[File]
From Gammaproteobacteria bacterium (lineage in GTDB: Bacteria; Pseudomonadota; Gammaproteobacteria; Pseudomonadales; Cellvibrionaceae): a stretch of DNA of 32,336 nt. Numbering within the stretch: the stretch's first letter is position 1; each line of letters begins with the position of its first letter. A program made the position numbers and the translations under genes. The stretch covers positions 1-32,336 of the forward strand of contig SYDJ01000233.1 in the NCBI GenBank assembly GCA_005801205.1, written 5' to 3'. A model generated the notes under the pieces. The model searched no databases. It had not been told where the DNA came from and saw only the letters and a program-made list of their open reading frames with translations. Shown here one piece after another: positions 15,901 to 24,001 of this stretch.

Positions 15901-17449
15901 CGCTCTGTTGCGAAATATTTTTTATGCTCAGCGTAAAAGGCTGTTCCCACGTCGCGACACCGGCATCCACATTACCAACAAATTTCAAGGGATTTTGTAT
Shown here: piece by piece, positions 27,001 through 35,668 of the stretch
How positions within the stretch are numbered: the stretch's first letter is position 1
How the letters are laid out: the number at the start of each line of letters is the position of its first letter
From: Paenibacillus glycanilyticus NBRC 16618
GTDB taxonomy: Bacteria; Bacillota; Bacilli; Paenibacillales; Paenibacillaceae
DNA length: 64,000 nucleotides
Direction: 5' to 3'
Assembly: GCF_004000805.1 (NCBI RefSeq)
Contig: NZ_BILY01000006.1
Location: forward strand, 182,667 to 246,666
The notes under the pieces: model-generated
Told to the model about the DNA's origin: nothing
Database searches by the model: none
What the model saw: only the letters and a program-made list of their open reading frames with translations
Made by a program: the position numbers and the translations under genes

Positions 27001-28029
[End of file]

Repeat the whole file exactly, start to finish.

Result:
From Gammaproteobacteria bacterium (lineage in GTDB: Bacteria; Pseudomonadota; Gammaproteobacteria; Pseudomonadales; Cellvibrionaceae): a stretch of DNA of 32,336 nt. Numbering within the stretch: the stretch's first letter is position 1; each line of letters begins with the position of its first letter. A program made the position numbers and the translations under genes. The stretch covers positions 1-32,336 of the forward strand of contig SYDJ01000233.1 in the NCBI GenBank assembly GCA_005801205.1, written 5' to 3'. A model generated the notes under the pieces. The model searched no databases. It had not been told where the DNA came from and saw only the letters and a program-made list of their open reading frames with translations. Shown here one piece after another: positions 15,901 to 24,001 of this stretch.

Positions 15901-17449
15901 CGCTCTGTTGCGAAATATTTTTTATGCTCAGCGTAAAAGGCTGTTCCCACGTCGCGACACCGGCATCCACATTACCAACAAATTTCAAGGGATTTTGTAT
Shown here: piece by piece, positions 27,001 through 35,668 of the stretch
How positions within the stretch are numbered: the stretch's first letter is position 1
How the letters are laid out: the number at the start of each line of letters is the position of its first letter
From: Paenibacillus glycanilyticus NBRC 16618
GTDB taxonomy: Bacteria; Bacillota; Bacilli; Paenibacillales; Paenibacillaceae
DNA length: 64,000 nucleotides
Direction: 5' to 3'
Assembly: GCF_004000805.1 (NCBI RefSeq)
Contig: NZ_BILY01000006.1
Location: forward strand, 182,667 to 246,666
The notes under the pieces: model-generated
Told to the model about the DNA's origin: nothing
Database searches by the model: none
What the model saw: only the letters and a program-made list of their open reading frames with translations
Made by a program: the position numbers and the translations under genes

Positions 27001-28029